Air Force veteran Douglas Pietersma said homeschooling has also benefited his son, who suffers from epilepsy that cannot be controlled by medication.
After undergoing brain surgery in an effort to ameliorate his seizures, Douglas’s son entered a school program for children with special needs. He made slow progress.
Douglas and his wife wanted more for their son. They talked about how homeschooling would provide him increased academic engagement, since he would be learning at home with the people who knew and loved him best—his parents.
“If we spend that one-on-one time with him,” Douglas recalled saying, “we are going to see improvement.”
And they have.
“He’s doing things now as 14-year-old we thought he would never achieve,” said Douglas. “He surprises us every day.”
Focus on students
Karen Dematos described her journey toward finding an educational approach that engaged her son’s unique way of learning.
He started out in school, but he struggled. “Homework and studying was really challenging for us,” Karen recalled. By the time her son approached middle school age, his frustrations were leading to anxiety and anger.
Karen withdrew him from school and connected with a community of homeschoolers who focused on letting students direct their own studies based on individual interests and abilities—an approach sometimes referred to as “unschooling.”
As Karen explained, this type of education “extends principles of self-regulation to all areas of life.” With this approach, the parent’s job is “to guide them and bring whatever resources they need.”
Karen spent a couple of years observing her son closely and adjusting his homeschool program in ways that seemed beneficial. She learned that her son enjoyed hands-on projects. By age 11, she recalled, “he was building things, fixing his bicycle.”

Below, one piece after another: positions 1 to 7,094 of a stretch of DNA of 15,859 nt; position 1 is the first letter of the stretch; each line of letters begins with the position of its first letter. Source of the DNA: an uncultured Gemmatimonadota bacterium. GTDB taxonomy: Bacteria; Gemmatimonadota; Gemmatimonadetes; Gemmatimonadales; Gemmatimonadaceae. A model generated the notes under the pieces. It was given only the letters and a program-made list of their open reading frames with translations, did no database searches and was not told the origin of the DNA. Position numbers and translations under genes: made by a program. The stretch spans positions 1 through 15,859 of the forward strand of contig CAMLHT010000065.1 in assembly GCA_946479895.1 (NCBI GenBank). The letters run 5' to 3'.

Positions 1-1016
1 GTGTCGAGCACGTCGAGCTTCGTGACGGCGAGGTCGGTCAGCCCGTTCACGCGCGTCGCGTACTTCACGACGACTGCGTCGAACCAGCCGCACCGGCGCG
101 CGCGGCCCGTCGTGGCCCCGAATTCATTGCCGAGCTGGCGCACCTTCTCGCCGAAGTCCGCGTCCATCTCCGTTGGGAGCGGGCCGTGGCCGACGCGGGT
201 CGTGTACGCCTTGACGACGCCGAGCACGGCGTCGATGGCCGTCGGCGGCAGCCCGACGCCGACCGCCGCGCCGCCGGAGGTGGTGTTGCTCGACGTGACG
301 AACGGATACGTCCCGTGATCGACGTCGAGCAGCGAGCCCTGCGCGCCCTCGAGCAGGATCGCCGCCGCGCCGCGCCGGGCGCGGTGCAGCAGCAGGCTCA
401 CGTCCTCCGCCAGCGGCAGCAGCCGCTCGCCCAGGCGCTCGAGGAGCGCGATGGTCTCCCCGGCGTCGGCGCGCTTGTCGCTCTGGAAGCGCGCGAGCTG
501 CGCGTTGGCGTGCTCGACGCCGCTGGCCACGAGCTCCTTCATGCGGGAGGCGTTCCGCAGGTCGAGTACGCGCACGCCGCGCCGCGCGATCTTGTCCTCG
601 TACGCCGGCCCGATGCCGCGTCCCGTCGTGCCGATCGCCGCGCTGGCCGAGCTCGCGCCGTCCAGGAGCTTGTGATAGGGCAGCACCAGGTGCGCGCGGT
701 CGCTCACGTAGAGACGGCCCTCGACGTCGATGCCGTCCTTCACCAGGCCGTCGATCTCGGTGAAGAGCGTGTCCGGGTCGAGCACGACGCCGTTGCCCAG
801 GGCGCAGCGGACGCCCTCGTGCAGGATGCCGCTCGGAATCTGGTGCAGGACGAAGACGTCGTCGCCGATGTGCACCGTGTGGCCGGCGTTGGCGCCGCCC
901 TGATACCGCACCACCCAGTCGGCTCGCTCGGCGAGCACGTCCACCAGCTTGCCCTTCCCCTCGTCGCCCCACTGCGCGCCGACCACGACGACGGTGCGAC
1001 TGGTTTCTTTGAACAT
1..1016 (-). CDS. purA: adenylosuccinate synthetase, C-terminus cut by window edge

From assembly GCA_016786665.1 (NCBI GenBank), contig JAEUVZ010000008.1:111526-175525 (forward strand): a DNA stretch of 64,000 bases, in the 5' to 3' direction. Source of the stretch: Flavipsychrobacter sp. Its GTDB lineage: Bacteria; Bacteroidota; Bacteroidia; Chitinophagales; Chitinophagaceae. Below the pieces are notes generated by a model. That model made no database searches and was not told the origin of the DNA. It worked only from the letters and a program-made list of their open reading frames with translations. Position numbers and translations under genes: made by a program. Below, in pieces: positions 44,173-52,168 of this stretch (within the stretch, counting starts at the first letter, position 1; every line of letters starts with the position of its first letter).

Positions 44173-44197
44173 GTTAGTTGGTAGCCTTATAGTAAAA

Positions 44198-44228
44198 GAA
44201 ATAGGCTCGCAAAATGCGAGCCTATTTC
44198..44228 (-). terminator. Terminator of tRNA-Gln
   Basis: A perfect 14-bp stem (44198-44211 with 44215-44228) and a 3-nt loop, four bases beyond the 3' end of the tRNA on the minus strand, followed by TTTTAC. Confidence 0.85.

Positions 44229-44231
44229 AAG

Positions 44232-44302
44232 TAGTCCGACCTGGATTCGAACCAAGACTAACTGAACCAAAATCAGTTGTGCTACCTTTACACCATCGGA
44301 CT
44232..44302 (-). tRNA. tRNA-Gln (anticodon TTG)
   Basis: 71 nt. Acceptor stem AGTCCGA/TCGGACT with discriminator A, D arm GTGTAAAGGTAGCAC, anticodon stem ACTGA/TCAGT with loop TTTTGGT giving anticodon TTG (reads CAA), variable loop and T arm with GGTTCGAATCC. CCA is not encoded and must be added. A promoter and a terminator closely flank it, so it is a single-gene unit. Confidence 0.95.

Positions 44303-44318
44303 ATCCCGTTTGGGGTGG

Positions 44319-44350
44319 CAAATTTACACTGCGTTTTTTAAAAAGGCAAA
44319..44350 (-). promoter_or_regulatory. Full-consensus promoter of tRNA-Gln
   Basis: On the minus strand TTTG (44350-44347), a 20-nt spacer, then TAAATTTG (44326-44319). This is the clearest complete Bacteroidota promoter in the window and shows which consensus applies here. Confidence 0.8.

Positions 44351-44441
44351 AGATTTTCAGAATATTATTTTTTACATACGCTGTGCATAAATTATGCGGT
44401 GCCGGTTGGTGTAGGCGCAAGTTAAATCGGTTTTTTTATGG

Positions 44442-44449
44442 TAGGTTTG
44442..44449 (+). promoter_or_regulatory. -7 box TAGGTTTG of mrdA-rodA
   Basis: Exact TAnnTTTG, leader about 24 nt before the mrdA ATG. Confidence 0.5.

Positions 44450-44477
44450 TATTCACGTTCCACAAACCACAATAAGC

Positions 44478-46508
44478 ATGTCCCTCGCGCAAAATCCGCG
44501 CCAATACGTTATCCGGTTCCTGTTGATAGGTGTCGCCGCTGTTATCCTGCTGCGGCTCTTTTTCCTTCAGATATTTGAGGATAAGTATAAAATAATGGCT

The biggest change Karen said she noted in her son—once he left what she called the limited and overly structured school environment—were his improved social skills.
Now he wants to start his own business—an ambition driven in part by his connections in the community developed while homeschooling. “He was able to connect with kids and adults,” Karen said. “As a young man, he’s well liked and has friends all over. He’s engaged in his life in ways that I could never imagine.”
Given that freedom and flexibility contribute greatly to homeschool success, the webinar panelists also agreed that legislation placing greater restrictions on home education is simply unnecessary.
“I think regulation is a slippery slope,” remarked Karen. “I understand the concerns. I think they are mostly unfounded. I think that parents who choose to be with their children care deeply about them.”
Karen said officials should focus instead on empowering parents, since unnecessary scrutiny could undermine the ability of moms and dads to choose what’s best for their children. Extra bureaucracy, she claimed, “limits a parent’s ability to feel confident about what they’re doing.”
Douglas concurred. “I think education should be parent-directed, privately funded, and out of the hands of the government,” he concluded.
Ann McClure summed up the homeschool experience of the panelists and their families: “This is a very valid, and beautiful, and rich educational choice.”